Gotcow?

The next Covid unemployment wave...states/cities/towns

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That next unemployment wave is on the horizon and coming into view.

 

The economic damage from the Covid shutdowns is starting to severely impact states, cities, municipalities and towns revenue (tax) collections and it's not looking like they are going to get a Fed bailout.  

 

That translates into a whole big mess of government sector layoffs.

 

Prepare to start hearing a sob story about how all these government jobs are essential and must be maintained.

 

BTW, I'm not cheering this outcome.

It's just due that government will now suffer the unintended consequences of it's mandates.

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Just now, Gotcow? said:

That next unemployment wave is on the horizon and coming into view.

 

The economic damage from the Covid shutdowns is starting to severely impact states, cities, municipalities and towns revenue (tax) collections and it's not looking like they are going to get a Fed bailout.  

 

That translates into a whole big mess of government sector layoffs.

 

Prepare to start hearing a sob story about how all these government jobs are essential and must be maintained.

 

BTW, I'm not cheering this outcome.

It's just due that government will now suffer the unintended consequences of it's mandates.

While most states cannot run annual deficits, it appears NJ has found a way to borrow to cover its deficit.

For those who don't borrow, this is a positive, unintended, consequence.  Downsizing government.

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12 mins ago, Gotcow? said:

That next unemployment wave is on the horizon and coming into view.

 

The economic damage from the Covid shutdowns is starting to severely impact states, cities, municipalities and towns revenue (tax) collections and it's not looking like they are going to get a Fed bailout.  

 

That translates into a whole big mess of government sector layoffs.

 

Prepare to start hearing a sob story about how all these government jobs are essential and must be maintained.

 

BTW, I'm not cheering this outcome.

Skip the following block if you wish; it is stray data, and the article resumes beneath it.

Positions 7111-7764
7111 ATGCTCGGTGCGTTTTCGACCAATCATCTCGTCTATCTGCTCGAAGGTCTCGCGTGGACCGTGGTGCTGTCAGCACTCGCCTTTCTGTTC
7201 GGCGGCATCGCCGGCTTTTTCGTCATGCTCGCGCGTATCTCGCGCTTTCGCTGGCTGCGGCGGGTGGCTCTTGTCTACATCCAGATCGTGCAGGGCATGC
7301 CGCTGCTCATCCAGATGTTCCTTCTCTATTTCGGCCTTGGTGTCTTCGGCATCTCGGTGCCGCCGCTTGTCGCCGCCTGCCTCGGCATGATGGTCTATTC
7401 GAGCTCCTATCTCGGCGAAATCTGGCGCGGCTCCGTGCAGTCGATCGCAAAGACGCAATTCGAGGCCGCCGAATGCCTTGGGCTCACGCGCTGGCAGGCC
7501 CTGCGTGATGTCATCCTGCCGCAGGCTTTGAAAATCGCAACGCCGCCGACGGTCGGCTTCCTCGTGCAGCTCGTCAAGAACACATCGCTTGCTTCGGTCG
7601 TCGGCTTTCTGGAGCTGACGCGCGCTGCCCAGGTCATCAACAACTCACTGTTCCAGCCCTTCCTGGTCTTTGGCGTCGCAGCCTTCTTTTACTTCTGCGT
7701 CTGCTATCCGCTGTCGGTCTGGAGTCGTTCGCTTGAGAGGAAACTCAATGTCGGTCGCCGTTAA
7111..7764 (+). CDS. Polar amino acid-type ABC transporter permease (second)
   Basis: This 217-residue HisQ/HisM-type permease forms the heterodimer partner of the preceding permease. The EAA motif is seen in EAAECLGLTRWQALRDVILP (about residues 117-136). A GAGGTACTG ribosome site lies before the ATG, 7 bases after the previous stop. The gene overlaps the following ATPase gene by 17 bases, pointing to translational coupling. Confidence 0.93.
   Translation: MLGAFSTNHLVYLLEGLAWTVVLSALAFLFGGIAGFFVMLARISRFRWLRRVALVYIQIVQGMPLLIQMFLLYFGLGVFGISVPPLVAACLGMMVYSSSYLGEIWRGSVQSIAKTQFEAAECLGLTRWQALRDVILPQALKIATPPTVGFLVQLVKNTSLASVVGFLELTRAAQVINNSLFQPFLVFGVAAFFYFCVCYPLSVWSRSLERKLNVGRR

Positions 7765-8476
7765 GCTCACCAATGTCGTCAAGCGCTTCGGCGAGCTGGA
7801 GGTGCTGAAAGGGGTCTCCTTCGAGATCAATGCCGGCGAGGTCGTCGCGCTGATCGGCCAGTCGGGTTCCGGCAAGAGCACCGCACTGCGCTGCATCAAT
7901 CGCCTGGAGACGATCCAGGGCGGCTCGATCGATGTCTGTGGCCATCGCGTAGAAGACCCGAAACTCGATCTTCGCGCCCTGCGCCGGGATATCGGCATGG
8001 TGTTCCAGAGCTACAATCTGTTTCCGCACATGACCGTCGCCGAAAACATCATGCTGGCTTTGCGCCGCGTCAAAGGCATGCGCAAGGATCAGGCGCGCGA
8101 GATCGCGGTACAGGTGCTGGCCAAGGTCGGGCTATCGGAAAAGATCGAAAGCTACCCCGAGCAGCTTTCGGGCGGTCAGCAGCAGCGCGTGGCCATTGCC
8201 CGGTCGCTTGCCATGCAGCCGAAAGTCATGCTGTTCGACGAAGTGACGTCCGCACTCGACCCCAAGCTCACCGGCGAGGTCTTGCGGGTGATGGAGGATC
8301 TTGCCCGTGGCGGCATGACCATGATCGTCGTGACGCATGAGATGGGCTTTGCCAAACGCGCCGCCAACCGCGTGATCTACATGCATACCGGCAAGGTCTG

It's just due that government will now suffer the unintended consequences of it's mandates.


 

is a government worker being kept on the payroll like PPP?

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my company does a lot of engineering projects for municipal DPWs through On Call contracts... we're seeing many projects in the pipeline either being scaled back or pushed to a later date TBD...needless to say, that's not good for us... 

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Back in May I was thinking that states need to get ahead of this drop in revenue.  They should have raised sales  taxes, increased gas taxes, increased any tolls.  And they should have also started to decrease spending by furloughing or laying off state employees.  It was inevitable.  

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3 hours ago, Gotcow? said:

That next unemployment wave is on the horizon and coming into view.

 

The economic damage from the Covid shutdowns is starting to severely impact states, cities, municipalities and towns revenue (tax) collections and it's not looking like they are going to get a Fed bailout.  

 

That translates into a whole big mess of government sector layoffs.

 

Prepare to start hearing a sob story about how all these government jobs are essential and must be maintained.

 

BTW, I'm not cheering this outcome.

It's just due that government will now suffer the unintended consequences of it's mandates.

 

~

It is due and it will be painful too many; as someone who's been laid-off and gone through the financial turmoil it is not a fun time in the least.

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RI was offering state employees in some departments to furlough and collect unemployment including the previous $600 covid benefits.  The unions would never allow full scale layoffs, the most they'd ever agree to is furloughs.